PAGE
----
Bose Einstein

When you toss two pennies there are three possibilities, So does that mean there is a 1/3rd chance of getting a double head?

Everyone learning statistics knows that is wrong. In fact, if we label the coins A and B, there are four possibilities,

so the chance of getting a double head is 1/4 not 1/3.

Anyone of any training knows that. The first list will be sniggered at as a beginner's blunder.

So one day Bose was demonstrating the 'ultra-violet catastrophe' to his students, that is, he was showing that theory predicts a curve far different from experiments into the photoelectric effect. He made the equivalent blunder to predicting that pennies come down double heads one time in three - and the curve came out in accordance with experiment. An embarrassing mistake if you set out to prove that it didn't. An even more embarrassing error when he realized where he'd gone wrong.

Thinking later he realized that if it gave the right answer it might not be a mistake after all. But he could not get it published, as everyone's learned reaction was 'what a silly mistake'. In desperation, he wrote to Einstein, who saw at once what it meant:

Two photons are fundamentally indistinguishable. Therefore the maths should make no distinction between photon A and photon B, just treat them as 'two photons'.

Einstein wrote a companion paper to Bose's, and sent the two off together, and as it was now endorsed by Einstein, people stopped laughing at Bose's mistake.

These statistics are nowadays called Bose Einstein statistics, and are relevant for other particles besides photons - such particles are called bosons. If your pennies were bosons, the odds of getting two heads would be 1/3 after all.
In fact, since any two elementary particles of the same type are indistinguishable (be the pair photons, electrons, protons, or whatever), the odds of getting two heads is never 1/4! In contrast to bosons, fermions obeys the FermiDirac? statistics and the odds of getting two heads is exactly 0 (e.g., two electrons cannot be in the same state), you will always get one head and one tail.
Recently, a NobelPrize was awarded for the successful creation of a BoseEinstein condensate: a big clump of bosons (in this case rubidium atoms). See for a reasonable layman's explanation.

Wow, how fast the NobelCommittee? is now! It took 40 years for Pyotr Kapitsa to get a NobelPrize after his successful creation of a BoseEinstein condensate (in that case helium-4 atoms).

In Feller's book on probability, he gives B-E as an example were you can't use "common sense" to determine probability distributions in advance. Somebody forgot to tell the protons about common sense. -- RobertField

On the topic, anyone know what the fundamental difference between a B-E condensate and a superfluid is?

Superfluid has viscosity of zero. BEC has all atoms synchronized together. It's only a coincidence that both phenomena happen at very cold temperatures. Aren't they pretty much mutually exclusive states? I mean, how can you have flow in a synchronized aggregation of atoms?

There is no fundamental difference between BEC in a gas (rubidium vapors) and in a fluid (liquid helium). But there is a difference in how the BEC phase interacts with non-condensed atoms. For an ideal gas, there is, by definition, only one type of interaction: exchange interaction. For a liquid, the picture is much more complex.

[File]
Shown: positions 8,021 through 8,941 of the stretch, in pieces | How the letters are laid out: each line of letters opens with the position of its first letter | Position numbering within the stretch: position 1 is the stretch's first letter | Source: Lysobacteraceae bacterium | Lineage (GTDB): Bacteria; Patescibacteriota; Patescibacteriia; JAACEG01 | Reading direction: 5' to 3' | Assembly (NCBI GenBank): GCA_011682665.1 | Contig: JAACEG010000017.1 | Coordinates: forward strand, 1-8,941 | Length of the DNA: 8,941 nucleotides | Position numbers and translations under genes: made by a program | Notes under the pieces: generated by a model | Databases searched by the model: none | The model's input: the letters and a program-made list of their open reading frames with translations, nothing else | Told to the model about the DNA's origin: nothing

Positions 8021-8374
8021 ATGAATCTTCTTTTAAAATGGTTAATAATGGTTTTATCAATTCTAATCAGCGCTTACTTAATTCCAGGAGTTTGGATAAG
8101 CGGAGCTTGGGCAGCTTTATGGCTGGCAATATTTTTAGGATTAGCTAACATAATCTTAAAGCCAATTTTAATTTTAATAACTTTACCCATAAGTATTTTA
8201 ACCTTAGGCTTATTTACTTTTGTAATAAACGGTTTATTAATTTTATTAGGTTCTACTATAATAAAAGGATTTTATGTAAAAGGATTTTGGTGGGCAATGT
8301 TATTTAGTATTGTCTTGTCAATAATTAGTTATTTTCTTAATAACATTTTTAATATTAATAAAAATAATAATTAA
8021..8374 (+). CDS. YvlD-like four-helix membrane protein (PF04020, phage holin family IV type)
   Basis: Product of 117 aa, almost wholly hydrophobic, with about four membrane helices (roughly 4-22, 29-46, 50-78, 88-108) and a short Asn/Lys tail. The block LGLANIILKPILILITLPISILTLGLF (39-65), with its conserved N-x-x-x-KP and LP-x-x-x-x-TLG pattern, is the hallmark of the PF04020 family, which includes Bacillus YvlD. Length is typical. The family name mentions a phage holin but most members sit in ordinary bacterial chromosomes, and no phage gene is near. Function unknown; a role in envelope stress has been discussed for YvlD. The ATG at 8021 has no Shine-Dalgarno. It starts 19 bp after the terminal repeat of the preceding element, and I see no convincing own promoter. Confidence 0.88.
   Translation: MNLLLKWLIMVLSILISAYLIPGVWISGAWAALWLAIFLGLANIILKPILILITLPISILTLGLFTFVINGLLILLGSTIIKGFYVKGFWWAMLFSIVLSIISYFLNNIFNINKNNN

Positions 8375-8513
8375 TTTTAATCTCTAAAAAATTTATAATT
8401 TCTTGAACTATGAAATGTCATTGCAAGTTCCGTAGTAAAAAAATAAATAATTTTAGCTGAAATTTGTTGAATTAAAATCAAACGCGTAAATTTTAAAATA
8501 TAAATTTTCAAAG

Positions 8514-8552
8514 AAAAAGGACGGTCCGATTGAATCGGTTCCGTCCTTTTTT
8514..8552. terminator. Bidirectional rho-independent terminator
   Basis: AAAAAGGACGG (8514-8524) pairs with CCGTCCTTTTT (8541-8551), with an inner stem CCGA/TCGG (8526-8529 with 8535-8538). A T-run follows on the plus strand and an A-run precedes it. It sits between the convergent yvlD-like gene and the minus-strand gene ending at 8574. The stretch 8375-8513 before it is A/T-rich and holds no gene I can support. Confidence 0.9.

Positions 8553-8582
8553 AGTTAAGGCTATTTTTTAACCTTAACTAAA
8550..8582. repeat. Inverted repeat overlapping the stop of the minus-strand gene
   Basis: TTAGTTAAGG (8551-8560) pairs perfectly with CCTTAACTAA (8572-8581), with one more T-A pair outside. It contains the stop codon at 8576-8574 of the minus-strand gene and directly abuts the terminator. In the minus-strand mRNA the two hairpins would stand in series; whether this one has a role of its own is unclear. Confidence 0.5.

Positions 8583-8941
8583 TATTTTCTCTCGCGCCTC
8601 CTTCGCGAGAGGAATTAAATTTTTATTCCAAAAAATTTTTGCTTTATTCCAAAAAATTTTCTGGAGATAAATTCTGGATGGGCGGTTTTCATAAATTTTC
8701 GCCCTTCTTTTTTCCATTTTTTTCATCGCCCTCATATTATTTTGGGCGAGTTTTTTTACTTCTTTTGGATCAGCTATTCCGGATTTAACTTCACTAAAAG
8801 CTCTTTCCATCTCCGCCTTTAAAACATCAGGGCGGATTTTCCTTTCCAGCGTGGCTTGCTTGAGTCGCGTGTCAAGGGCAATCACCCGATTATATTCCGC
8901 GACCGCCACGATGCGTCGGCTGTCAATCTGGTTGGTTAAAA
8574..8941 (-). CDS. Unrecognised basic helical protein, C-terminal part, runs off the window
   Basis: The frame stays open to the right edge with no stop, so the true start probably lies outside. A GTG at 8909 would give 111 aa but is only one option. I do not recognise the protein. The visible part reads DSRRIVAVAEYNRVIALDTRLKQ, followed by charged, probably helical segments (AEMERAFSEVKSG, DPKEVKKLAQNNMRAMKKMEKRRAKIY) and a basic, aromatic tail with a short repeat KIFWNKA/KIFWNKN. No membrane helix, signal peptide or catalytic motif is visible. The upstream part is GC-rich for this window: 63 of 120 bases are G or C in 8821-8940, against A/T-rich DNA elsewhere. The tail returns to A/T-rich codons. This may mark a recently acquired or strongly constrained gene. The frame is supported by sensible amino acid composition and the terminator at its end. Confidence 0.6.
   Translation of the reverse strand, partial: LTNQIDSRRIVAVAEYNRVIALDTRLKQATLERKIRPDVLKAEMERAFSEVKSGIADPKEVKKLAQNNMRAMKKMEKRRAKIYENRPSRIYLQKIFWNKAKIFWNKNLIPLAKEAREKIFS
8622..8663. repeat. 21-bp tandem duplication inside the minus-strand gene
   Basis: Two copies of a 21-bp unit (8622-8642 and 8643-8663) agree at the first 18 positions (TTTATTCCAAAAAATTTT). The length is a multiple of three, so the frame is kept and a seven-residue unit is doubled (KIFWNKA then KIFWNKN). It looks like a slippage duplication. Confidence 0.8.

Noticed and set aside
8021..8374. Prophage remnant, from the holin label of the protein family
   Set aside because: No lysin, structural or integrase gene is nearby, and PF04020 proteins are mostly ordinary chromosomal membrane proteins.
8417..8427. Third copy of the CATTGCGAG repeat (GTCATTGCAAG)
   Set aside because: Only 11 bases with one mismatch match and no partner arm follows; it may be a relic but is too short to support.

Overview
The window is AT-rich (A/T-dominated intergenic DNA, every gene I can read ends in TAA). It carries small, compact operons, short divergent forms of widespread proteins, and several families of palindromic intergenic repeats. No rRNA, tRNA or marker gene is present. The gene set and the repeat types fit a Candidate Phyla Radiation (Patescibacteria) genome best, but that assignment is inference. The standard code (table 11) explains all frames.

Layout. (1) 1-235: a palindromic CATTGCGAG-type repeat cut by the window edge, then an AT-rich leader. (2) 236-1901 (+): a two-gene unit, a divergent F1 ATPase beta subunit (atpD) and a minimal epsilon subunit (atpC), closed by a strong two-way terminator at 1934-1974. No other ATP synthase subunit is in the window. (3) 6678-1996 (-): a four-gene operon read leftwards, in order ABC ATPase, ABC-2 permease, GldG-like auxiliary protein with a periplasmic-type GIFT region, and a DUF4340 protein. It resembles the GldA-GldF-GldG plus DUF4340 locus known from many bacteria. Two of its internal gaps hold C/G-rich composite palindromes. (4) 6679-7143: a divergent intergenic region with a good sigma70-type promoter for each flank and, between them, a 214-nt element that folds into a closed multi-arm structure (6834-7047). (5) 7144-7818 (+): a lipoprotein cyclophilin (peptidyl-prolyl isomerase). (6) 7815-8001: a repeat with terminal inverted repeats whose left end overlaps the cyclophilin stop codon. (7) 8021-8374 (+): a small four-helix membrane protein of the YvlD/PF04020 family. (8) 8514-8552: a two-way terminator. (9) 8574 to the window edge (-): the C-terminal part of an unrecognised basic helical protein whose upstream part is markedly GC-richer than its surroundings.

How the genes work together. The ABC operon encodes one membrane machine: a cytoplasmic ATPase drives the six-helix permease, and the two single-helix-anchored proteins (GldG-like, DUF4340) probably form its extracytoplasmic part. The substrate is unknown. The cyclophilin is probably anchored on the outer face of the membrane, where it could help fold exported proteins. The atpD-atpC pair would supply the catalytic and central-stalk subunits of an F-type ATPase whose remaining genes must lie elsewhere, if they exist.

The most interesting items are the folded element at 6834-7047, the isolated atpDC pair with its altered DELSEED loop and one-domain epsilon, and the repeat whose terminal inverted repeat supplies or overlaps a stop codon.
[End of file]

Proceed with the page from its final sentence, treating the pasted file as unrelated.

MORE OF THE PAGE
Ok, here is the question. In a superfluid, we get a stream of synchronized atoms, all in the same quantum state, but in a BEC proper, we get a pile of atoms all in the same place. Maybe the difference is simply because of the potential well the condensate is formed in, but then we might expect superfluids to collapse to arbitrary density, and I don't think they do. Why is there a supporting pressure in the one but not in the other?

First, there is no stream of synchronized atoms, all in the same quantum state in helium. The number of atoms in the condensed state is believed to be significantly smaller than the number of atoms in the superfluid phase of the two-phase liquid model. The superfluid phase is a result of the interaction between the atoms in the condensed state and [some of] the atoms in the excited states.

Second, rubidium vapor becoming BEC doesn't collapse to arbitrary density. The gaseous BEC in these experiments is actually a pretty big and sparse object. Its size, ~10 um, makes it visible to optical devices, and its density, ~5e14 atoms/cm^3, is five thousand times less than the density of a gas of the room temperature and atmospheric pressure.

Third, the potential well does indeed matter. It is very steep at the border of the fluid and quite homogeneous at the macro level inside the fluid. And remember that in the sole field of a homogeneous potential even a single particle is distributed over the whole space.

Sorry, I was thinking of density in terms of how close the atoms are together, not in terms of particles per volume. My bad. I understand how the potential well works in BEC, I just didn't understand how it's absence works in superfluids. In fact, judging by the above, the problem is I don't have the slightest clue how superfluids work. I don't suppose you know a good reference?

Well, as far as I know, nobody understands exactly how they work at the quantum level. We can write the relevant equation, but we cannot solve it for a fluid. Through experiments with elastic scattering we can observe the BEC fraction itself, but so far this doesn't help us to understand its interaction with the rest of the fluid. That is why a much simpler object for study is so important.


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